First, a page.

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Salt Iodization in Ethiopia

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					Salt Iodization in Ethiopia
New partnerships give children a brighter future

                                             Iodine deficiency is the leading preventable cause of brain damage and it
                                             can significantly lower the IQ of whole populations. Lack of iodine can
                                             result in cretinism, deafness or speech defects. Severe iodine deficiency in
                                             Ethiopian women leads to 50,000 stillbirths annually and the country’s
                                             goitre rate has increased from 26% in 1980 to almost 40% today.

                                             Because salt is commonly consumed, even in impoverished areas, it is an
                                             ideal vehicle to carry iodine. Adding iodine to salt provides protection
                                             from brain damage due to iodine deficiency for whole populations, helping
                                             people and Ethiopia reach their full potential. But less than 5% of
                                             Ethiopian households are currently consuming iodized salt. Ensuring
                                             that all edible salt is iodized is an investment that makes sense. For just
                                             a few cents per year, a child can be saved from the permanently damaging
                                            effects of iodine deficiency.

Spearheading the Return of Iodized Salt
After almost achieving Universal Salt Iodization in the early 1990s, after Eretria seceded from
Ethiopia, iodized salt consumption in Ethiopia dropped to as low as 5% and much of the country’s
salt was being imported. In response to this, government began to explore the indigenous sources
for salt production, including the salt deposits at Lake Afdera in Afar Regional State. Today, the salt
supply in the country has dramatically changed; Ethiopia has successfully developed new sites in this
part of the country to meet the salt needs of the country.

However, during the transition period, iodization efforts were sidelined. Currently, less than one per
cent of the salt produced in the country is iodized. With raw salt production now firmly established,
the Federal Government and the Regional Government of Afar are working to re-establish USI in
the country.

Centralizing Salt Iodization: Establishing a Central Iodization Facility
Over the past two years, Afdera landowners, salt harvesters, community leaders, regional
government officials, federal government officials and experts in salt iodization have been working
tirelessly to determine the most effective way to provide Ethiopians with their daily requirements of
iodine, a micronutrient essential to cognitive brain development in children. Working with partners
such as the Micronutrient Initiative and UNICEF, they launched an ambitious project – the
establishment of a Central Iodization Facility (CIF).

The CIF, to be located in Afdera, will be a modern streamlined facility equipped with salt iodization
machines and material handling facilities to receive and process raw salt; ensure iodization; and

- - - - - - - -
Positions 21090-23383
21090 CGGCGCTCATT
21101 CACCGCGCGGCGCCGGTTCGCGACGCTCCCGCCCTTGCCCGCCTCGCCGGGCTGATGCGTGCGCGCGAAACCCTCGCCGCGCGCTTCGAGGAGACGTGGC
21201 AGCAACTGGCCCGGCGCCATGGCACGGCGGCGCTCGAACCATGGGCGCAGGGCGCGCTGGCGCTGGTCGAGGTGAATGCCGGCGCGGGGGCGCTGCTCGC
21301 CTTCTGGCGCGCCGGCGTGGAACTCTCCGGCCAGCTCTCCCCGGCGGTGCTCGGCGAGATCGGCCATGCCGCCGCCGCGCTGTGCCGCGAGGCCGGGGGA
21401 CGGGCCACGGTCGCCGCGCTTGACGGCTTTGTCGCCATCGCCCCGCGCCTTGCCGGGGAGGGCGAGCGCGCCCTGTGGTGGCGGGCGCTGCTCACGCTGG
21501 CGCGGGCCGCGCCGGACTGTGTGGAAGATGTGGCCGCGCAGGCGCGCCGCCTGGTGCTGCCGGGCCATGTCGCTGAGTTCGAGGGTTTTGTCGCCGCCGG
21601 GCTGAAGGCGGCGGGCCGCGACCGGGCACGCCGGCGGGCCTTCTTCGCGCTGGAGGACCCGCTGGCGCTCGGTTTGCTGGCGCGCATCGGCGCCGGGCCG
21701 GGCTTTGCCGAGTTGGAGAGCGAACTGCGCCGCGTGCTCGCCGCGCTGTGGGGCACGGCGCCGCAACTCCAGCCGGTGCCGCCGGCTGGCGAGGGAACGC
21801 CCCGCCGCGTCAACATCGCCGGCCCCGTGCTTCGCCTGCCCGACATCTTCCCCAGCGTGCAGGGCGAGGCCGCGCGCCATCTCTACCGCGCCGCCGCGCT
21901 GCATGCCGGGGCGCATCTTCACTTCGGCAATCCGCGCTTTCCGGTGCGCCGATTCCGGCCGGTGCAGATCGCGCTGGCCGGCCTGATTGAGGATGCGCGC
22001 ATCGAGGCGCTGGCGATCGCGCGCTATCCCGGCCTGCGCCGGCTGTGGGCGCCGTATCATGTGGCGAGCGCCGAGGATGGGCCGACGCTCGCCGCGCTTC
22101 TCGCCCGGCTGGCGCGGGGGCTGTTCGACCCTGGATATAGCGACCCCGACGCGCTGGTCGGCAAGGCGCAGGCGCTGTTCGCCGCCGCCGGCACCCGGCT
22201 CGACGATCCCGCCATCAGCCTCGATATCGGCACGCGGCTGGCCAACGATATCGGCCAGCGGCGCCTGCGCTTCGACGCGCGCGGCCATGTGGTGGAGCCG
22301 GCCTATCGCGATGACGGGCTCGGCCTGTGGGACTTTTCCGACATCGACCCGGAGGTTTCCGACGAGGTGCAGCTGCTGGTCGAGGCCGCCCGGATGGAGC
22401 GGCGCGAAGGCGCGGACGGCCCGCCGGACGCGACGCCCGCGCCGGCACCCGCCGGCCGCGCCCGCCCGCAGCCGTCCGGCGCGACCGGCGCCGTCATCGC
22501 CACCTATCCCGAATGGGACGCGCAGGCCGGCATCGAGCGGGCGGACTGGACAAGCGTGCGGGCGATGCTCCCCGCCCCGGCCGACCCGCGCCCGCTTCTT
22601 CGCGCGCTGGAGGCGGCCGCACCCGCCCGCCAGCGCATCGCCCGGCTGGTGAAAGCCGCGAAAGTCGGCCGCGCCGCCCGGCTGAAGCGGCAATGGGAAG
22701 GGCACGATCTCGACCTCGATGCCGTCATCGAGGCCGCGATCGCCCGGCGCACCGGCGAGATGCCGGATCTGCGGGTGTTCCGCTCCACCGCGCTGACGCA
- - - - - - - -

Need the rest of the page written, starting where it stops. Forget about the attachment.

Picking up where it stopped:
repack salt in bags for distribution across the country. The facility will be supported by a quality
control laboratory and all material inputs including potassium iodate. It is expected to be fully
operational by 2010 and process an estimated 300,000 tons of a salt per year.
An Efficient, Mechanized Process to Bring Adequately Iodized Salt to Market
Small salt producers and traders will now bring their harvested salt to the CIF, where they can
process and package it more quickly and assure that it’s adequately iodized. Using its experience in
other countries, the Micronutrient Initiative will help establish the CIF as an independent cost centre
that will operate the facility and process the salt for a specified fee payable by the salt
producer/trader bringing the salt to the facility. The fee charged will cover operating expenses and
ensure the maintenance of equipment and the long-term purchasing capacity for potassium iodate.
As a second phase, the CIF will offer upgrading facilities to improve the quality of the raw salt
before it is iodized, thereby increasing its value and marketability.

Micronutrient Education Key to Success of Project
Ensuring that all salt producers and traders iodize their salt is key to the success of achieving
Universal Salt Iodization in Ethiopia. The federal and provincial governments, with support from
international agencies, will undertake to educate salt producers and traders about the contributions
they will make to the development of Ethiopia’s children by iodizing their salt, as well undertaking
education for all Ethiopians about the health benefits of iodized salt.

The Micronutrient Initiative has undertaken this project with the financial support of the
Government of Canada provided through the Canadian International Development Agency
(CIDA).




For more information please contact:

The Micronutrient Initiative
Berhanu Hailegiorgis
Director, Micronutrient Initiative Ethiopia
Nifas Silk –Lafto Sub City, Kebele 04, House No. 161/01
Addis Ababa, Ethiopia

Mailing Address:
P. O. Box 1009,
C/O : Ethiopia –Canada Cooperation Office
Addis Ababa, Ethiopia

Tel: +251-113-714919
Fax: +251-113-71 57 44
E-mail: bhailegiorgis@micronutrient.org

www.micronutrient.org

				
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posted:3/29/2010
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